'Writing is dreams caught in butterfly nets. It’s falling in love for the first time. It’s adventures my knees are too old to have. And mysteries my brain is too dull to solve. Writing is my escape. My means of coming back to myself. I write because I love it.'
'Poetry provides some unique satisfactions; the epigrammatic click of a word locking a couplet, the exact phrase that nails a sound, texture, colour or movement. A little like completing a crossword. (Actually, I don't do crosswords; I work on a sonnet.)'
'So, if not books, what am I thinking of when I write? Why do I think I am doing it? It seems to me that I am bringing my attention to lived experience — be that my own or how I imagine that of others to have been. I’m focussing on shades of experience, '
'Like Dorothy Parker, I love ‘having written’. Sometimes, when I sit down to write, despondent because my mind feels empty, as though nothing worthwhile can emerge, the magic happens anyway. As if my hand is guided by an unseen force.'
'Wipeout is a leap of faith, propelling you down a near-vertical drop until you’d spark if you weren’t drenched. Corners, twists, turns, at death-defying speed, until you’re flung like spent flotsam into the churning waters below. Wipeout is for tough kids.'
'I was brought up in a loving working-class family. This instilled a level of safety that allows me to investigate the darker side of life, exploring another person’s pain and injustices. But there’s always humour: the co-existence of darkness and light. '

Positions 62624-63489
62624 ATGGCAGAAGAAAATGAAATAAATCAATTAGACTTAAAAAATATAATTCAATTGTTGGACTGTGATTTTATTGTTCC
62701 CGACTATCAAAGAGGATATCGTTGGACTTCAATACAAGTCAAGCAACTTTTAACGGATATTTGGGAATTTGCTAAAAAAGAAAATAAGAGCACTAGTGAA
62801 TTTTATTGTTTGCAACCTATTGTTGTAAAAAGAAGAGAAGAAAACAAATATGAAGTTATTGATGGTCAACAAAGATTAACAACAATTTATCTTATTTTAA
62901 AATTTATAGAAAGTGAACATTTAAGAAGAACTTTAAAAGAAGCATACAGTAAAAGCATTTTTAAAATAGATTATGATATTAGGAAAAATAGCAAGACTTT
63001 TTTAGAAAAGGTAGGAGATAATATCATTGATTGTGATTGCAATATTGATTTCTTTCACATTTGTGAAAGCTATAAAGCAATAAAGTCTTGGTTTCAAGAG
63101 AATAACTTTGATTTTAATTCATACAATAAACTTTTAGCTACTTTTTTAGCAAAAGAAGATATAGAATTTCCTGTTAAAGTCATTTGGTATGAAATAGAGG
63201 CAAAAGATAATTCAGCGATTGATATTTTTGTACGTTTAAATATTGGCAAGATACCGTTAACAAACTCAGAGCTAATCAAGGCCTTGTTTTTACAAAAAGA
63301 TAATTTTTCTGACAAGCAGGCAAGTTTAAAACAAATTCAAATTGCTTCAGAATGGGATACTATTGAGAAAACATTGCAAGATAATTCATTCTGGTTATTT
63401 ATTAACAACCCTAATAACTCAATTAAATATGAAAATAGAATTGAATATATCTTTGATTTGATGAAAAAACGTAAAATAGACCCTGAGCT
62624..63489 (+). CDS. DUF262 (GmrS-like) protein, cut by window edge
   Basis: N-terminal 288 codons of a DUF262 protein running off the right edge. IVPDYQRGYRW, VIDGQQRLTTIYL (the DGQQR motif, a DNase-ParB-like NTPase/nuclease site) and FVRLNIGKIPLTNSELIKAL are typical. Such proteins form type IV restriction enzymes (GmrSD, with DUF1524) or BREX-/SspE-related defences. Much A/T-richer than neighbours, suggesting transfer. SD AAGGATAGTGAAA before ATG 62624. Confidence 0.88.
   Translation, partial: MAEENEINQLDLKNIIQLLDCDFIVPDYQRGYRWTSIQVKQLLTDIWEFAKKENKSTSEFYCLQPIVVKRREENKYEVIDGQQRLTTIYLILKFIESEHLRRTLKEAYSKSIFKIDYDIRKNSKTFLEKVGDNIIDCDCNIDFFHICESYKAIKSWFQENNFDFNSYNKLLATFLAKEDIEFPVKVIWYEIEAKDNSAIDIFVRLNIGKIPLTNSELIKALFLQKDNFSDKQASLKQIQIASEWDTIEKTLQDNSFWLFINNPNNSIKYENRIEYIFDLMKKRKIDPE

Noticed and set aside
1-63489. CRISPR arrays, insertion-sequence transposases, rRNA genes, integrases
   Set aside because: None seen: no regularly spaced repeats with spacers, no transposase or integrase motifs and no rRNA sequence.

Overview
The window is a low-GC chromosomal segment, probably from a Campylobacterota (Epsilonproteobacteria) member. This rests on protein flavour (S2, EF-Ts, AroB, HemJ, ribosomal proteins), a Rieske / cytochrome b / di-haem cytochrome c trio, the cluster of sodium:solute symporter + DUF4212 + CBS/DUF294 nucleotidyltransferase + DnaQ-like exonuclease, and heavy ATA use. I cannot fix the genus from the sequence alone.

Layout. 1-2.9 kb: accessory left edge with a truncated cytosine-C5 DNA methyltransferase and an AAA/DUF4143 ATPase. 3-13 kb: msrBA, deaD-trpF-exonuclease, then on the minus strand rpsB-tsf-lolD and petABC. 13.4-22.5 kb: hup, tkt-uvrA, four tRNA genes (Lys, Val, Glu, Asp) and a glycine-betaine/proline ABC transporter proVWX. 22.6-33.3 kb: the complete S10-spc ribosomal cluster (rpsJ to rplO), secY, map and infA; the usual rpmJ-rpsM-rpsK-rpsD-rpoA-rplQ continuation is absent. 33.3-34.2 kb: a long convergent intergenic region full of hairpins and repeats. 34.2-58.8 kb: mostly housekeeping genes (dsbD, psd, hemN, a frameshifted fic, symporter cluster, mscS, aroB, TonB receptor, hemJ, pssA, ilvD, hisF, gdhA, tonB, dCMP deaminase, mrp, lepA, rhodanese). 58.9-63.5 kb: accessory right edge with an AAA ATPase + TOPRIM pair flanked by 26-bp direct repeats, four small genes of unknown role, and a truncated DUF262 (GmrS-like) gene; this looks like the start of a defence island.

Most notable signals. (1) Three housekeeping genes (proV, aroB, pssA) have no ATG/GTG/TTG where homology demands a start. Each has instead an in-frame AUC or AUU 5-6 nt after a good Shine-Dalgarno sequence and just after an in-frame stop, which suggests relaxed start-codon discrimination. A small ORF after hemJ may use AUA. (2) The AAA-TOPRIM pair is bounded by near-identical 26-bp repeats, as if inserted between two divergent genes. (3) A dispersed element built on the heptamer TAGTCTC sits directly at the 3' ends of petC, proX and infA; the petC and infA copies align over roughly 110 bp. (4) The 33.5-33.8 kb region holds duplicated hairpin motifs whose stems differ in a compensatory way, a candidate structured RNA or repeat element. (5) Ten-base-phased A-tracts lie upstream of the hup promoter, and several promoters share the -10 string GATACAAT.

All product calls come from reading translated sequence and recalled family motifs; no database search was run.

'These were generally a few foolscap pages, folded in half and held together with now-yellowing Sellotape. There’d be a jacket design, a title, an ornate declaration of authorship, a blurb on the back, table of contents, and often not a lot in between.'
'I left home the day I left school, began a new life in a bedsit. I lived on glucose tablets, Saveloy sausages and chips. I wrote stories and poems. I was very happy. If I’d had to sum it up – the motive behind my writing – I might have said ‘freedom’.'
'Most – and not all, but most – of those artists I met when I was a boy shared one thing in common. They wanted to create more than they wanted to do anything else. Initially I didn’t find that certainty inspiring. If anything, it was off-putting...'
'I had no idea anyone else would ever read what I had written, let alone publish my story, so nothing about it mattered, giving me complete creative freedom. Writing a book now has become a different experience, more satisfying and more terrifying. '